Last week, I decided I wanted to find that magic. So my boys and I wnet for a nature walk in our backyard. It's kind of a jungle out there; we haven't done anything with it yet this year. These are the pictures we took as we discovered the magic in our backyard.
Beautiful flowers (the first two are actually weeds, but aren't they pretty?)
Incredible, amazing, fabulous creatures (also known as my children)
This summer, I'm going to look for the magic that's in my own yard and in my own city. What about you?
Tuesday, May 24, 2011
In those moments, I am the best mom ever!
I remember the times when my mom let us sleep outside on the trampoline. We only did it once or twice, but we were so excited when we did. We were having an adventure. And it took place within the safe confines of our yard and a few dozen steps from a flushing toilet.
Since my last post, more than one person has pointed out to me that I am at the start of my own adventure. Amy, just this morning, reminded me that, just because I'm not moving or quitting my job, doesn't mean that I'm not on the verge of something new and exciting. And my MOM commented on my last post reminding me of that same adventure as I start at Vermont College in July.
That forced me to look at my life and really see my new adventure, my new "Once upon a time" as Nicole likes to call it. So, maybe I'm not camping in some awesome place like Yellowstone or, I don't know, Hawaii. But I am going to have an awesome time while I camp in my own backyard (or, actually, on my bed with the door shut and locked, a sign that says, "Mom at work. Do not disturb," taped to the door) and going on a couple of sleepovers (across the country).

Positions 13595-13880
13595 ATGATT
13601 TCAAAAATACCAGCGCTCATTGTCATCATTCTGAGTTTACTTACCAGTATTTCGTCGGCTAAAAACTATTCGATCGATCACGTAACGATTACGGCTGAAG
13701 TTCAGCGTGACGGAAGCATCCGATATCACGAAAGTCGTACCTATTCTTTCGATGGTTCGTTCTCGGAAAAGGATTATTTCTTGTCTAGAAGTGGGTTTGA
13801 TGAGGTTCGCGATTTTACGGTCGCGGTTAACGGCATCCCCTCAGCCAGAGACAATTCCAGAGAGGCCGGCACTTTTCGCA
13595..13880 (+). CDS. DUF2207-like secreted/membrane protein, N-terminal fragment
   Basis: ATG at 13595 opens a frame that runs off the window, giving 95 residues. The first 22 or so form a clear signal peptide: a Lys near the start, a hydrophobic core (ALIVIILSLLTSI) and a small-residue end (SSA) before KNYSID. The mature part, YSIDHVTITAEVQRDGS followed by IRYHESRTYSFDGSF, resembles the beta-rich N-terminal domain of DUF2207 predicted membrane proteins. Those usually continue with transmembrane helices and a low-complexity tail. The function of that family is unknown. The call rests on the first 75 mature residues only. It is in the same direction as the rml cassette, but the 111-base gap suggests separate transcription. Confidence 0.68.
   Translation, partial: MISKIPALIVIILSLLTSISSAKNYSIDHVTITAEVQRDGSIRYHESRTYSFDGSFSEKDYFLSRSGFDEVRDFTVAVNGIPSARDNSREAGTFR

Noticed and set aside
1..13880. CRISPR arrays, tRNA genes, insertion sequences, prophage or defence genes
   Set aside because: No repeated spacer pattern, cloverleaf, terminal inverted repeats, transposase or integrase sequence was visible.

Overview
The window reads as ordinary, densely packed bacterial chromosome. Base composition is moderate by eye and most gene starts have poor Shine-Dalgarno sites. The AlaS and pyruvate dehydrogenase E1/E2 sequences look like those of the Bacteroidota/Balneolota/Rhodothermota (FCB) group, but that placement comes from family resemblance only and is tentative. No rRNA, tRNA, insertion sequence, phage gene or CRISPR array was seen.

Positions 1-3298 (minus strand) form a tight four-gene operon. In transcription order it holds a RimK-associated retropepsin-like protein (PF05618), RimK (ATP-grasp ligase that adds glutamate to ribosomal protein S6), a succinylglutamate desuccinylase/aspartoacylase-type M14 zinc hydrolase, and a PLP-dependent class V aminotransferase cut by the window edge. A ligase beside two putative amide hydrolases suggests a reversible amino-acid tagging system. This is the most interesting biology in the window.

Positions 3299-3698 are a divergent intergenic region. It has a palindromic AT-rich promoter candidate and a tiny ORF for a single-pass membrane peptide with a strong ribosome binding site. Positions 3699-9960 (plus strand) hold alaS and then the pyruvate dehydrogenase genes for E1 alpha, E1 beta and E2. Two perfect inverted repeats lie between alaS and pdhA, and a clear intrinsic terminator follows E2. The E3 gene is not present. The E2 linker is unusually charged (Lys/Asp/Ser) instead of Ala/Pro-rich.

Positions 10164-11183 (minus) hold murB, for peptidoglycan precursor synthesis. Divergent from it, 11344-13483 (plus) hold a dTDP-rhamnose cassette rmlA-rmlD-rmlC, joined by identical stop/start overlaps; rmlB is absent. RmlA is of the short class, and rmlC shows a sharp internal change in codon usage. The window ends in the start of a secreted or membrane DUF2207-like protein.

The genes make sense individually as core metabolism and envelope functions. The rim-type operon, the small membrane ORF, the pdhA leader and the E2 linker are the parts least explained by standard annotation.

Maybe I'll get myself an Indiana Jones-style hat to remind myself that I, too, am having an adventure.
Sunday, May 22, 2011
So, the Rapture has come and gone and I'm still here.
Okay, so are the rest of you. I think...
This spring has been a season of changes. My BFF Amy and I have taught next door to one another for 8 years. The wall between our classroom has a hole so big in it that we can pass notes, and occassionally candy, back and forth. And we IM each other constantly during the school day. We go to writing conferences together. She's my crit partner, my beta reader, and my writing group.